The average-time-on-site in March was 2-minute 40-seconds. In the previous blog, as I recall, it was always a struggle to maintain an average of over a minute, so this seems exceptionally good. Not to mention how the A-Z series probably takes barely a minute to read. Again, unfortunately, as I gain more visitors to the site, it appears that they don't read as much as my April average-time-on-site has dropped tremendously to 1-minute 12-seconds. Now, on 7th April and 24th April, the average time on the site was 4-min 42 and 3-min 27 respectively so I think I will have a gander of these dates and what blog-posts were released at that time because, it appears, this is what people are more interested in

So, the April Top 10 Blog Post are as follows:
10. Across the Blogosphere... 24/04/2011 (NE)

I think that's a good round-up. Everything, bar two posts which released at the very start of April - or the end of March - all appear. Again, the Incredible Soundtracks come up the top, with a suprise in the Gerard Butler post - I think I shall ensure that the Favourite Film Faces posts are exclusively shots of film stars in roles before they were famous because that is a great way to establish an ongoing theme - opposed to a show of Jon Hamm in Mad Men looking good.

The Leonardo DiCaprio post, I have a feeling, will remain high for a while. Namely because it appears that the most poular key words that bring people to my site at the moment are "leonardo dicaprio films" and "best leonardo dicaprio movies" (followed in third place by "gerard butler"). These words will be around for a long time to come ...

To finish, I direct people to the search-bars on the left to see the wealth of material accessible still...
Large Association of Movie Blogs

Across the Blogosphere ...

As usual, a link to Mad Hatter to start off. He has noted in previous years how his HotDocs coverage seems attract little attention so he has made sure he has put out all the stops this year to make sure it gets the attention it deserves. He has multiple podcasts associated with the festival and has already - pretty much daily - released reviews. So go there now!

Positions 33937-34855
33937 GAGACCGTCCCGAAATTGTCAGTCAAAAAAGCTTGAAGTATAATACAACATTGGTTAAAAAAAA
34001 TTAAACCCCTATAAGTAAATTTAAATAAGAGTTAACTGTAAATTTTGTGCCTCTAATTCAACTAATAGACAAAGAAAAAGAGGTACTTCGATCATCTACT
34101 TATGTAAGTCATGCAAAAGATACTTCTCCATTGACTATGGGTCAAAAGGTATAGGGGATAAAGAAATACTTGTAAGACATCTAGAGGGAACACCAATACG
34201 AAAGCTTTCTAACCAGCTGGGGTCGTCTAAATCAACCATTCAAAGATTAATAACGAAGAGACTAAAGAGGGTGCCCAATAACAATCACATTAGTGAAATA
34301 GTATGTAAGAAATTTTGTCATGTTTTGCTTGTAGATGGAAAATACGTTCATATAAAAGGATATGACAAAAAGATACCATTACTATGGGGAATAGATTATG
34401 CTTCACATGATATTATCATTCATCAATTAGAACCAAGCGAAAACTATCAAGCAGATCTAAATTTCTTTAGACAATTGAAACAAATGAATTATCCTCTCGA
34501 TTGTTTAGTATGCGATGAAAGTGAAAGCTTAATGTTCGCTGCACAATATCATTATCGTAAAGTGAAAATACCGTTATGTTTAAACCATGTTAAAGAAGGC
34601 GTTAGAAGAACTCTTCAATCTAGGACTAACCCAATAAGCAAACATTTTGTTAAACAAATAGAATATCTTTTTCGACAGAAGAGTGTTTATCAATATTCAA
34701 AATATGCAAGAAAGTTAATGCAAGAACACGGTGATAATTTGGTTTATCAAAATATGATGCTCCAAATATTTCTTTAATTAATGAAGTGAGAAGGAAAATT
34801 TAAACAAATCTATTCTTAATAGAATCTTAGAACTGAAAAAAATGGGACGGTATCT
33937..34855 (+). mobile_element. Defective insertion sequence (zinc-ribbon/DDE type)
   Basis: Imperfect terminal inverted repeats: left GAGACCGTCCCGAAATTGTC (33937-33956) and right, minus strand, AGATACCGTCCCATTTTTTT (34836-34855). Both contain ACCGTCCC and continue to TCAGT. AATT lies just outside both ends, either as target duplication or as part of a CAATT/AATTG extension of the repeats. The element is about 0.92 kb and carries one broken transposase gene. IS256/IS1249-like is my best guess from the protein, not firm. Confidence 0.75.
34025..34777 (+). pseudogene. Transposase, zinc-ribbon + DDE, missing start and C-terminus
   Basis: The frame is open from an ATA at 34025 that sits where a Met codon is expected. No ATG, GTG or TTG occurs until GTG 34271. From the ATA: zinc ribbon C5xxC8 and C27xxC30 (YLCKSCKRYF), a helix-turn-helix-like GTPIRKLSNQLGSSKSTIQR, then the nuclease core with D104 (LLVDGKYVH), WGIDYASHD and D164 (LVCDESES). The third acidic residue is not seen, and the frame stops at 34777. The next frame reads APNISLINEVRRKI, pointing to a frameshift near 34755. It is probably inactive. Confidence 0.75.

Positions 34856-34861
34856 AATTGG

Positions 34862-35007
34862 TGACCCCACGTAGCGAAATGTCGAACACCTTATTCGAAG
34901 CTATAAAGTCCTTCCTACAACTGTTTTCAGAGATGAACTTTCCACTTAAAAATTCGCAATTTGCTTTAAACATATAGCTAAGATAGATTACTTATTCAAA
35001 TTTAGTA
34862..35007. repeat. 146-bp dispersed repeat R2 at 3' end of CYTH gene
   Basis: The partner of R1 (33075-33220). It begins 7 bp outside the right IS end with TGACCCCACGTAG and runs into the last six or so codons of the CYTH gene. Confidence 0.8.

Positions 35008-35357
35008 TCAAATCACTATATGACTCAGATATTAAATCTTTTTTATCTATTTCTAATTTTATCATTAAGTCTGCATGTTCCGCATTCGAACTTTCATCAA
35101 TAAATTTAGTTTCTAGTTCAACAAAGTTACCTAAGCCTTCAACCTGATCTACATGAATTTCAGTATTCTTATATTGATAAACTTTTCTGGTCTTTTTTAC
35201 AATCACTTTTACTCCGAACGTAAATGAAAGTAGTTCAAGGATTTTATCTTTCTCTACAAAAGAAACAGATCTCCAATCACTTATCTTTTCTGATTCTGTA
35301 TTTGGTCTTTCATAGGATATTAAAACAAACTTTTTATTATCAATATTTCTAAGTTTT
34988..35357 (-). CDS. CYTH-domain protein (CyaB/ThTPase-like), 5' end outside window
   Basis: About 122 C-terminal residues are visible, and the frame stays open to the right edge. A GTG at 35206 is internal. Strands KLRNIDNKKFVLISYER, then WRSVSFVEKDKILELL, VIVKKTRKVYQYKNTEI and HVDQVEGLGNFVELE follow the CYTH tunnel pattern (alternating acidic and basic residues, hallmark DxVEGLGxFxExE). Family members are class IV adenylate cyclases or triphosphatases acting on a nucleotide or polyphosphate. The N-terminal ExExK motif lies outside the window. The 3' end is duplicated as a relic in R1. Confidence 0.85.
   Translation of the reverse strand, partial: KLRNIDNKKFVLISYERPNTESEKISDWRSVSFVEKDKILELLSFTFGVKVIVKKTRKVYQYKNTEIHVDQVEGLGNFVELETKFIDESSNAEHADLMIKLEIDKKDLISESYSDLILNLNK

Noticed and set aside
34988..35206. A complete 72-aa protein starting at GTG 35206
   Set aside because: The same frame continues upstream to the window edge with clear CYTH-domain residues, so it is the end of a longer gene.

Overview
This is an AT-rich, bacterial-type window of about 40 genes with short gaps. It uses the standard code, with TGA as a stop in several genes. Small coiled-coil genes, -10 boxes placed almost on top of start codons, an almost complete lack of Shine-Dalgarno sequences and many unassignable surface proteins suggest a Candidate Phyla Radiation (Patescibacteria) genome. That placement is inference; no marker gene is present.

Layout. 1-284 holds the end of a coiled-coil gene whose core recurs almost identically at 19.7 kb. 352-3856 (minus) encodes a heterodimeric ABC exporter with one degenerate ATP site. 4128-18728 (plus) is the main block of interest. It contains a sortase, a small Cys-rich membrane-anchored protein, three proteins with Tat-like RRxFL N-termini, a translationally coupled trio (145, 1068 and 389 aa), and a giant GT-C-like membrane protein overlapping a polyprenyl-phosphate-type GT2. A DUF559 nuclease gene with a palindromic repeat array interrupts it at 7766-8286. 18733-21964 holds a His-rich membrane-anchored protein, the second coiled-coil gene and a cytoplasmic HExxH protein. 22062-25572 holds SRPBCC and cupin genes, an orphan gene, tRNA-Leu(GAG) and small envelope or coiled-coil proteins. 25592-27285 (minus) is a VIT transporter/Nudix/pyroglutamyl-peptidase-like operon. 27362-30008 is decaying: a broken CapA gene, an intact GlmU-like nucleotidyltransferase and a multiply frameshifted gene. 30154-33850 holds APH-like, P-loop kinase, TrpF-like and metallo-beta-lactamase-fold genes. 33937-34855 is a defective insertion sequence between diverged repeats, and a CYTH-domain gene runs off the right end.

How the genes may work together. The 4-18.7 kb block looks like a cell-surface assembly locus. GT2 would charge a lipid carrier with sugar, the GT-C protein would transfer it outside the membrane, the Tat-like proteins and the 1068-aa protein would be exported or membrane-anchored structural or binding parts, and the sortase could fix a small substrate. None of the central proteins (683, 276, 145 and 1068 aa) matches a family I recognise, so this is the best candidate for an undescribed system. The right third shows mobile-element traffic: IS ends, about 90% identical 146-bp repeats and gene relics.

Secondly, I have been privelidged to take part in two podcasts in the last couple of weeks. The distance the UK has from America constantly stops me from being able to take part in many instances. Additionally, most Saturday nights at 8pm I am rarely at my desk typing away - instead, out on the town drinking or crying myself to sleep as I realise I have no friends. But, for the LAMBcast about Scream 4, I managed to be back at 00.30 to take part and Nick Jobe woke him self up early to record a Demented Podcast titled The Simon and Jobe Show. Clever. Be warned, the Demented Podcast features an awful Jimmy Stewart impression (having listened to it, I am now aware that it needs work...) and has my attempt at The Tower... something I should have prepared much better for. Mental Note: Don't Choose 'Dream Films' as a subject speciality.

Thirdly, Fandango Groovers revied Luc Besson's latest film The Extraordinary Adventures of Adele Blanc-Sec. Now, I watched Leon for the first time last night and, I have a funny feeling it is better than this. Having said that, Fandango Groovers gave the film a great review... so if you are interested, have a gander!

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Sunday, 1 May 2011

A-Z #74: Empire of the Sun

You can pick up hundreds of DVDs for a round-pound each - it doesn't matter. It's never about quantity, it's about quality. A-Z is my way of going through my collection, from A-Z, and understanding why I own the films ... or you can tell me why I should sell 'em

#74 - Empire of the Sun 

Why did I buy it?

Spielberg marathon. I vividly remember Empire of the Sun having a hearty recommendation from Dawson Leery on Dawsons Creek. If I recall correcltly, I think he may have stated that the film was "underrated". Suffice to say, the double-disc package was a must. The fact that Christian Bale as a young whipper-snapper and Ben Stiller was playing a non-comedic role was worth watching at any rate.

Why do I still own it?

So, I watched it once. I won't lie, I wasn't blown away. Now I know that Mad Hatter is a big fan and good friend Rhys has always praised the film rating it higher than some of the acknowledged 'Spielberg' classics. Therefore, I hold onto the film waiting to rewatch and re-judge. The thing is -  Spielberg has so many good films! Unlike 1941, which was sold on as soon as took the disc out of the player, Empire of the Sun has so many iconic shots that are unforgettable. The one I captured above is one of many, many shots. I think the child's perspective is an interesting route to watch the war through - but I question whether Christian Bale carried the film effectively. I think my gut feeling is that he did not...

Should I stick to that gut-feeling and sell it ASAP? Or should I trust the film-friends and wait for the rewatch?

Large Association of Movie Blogs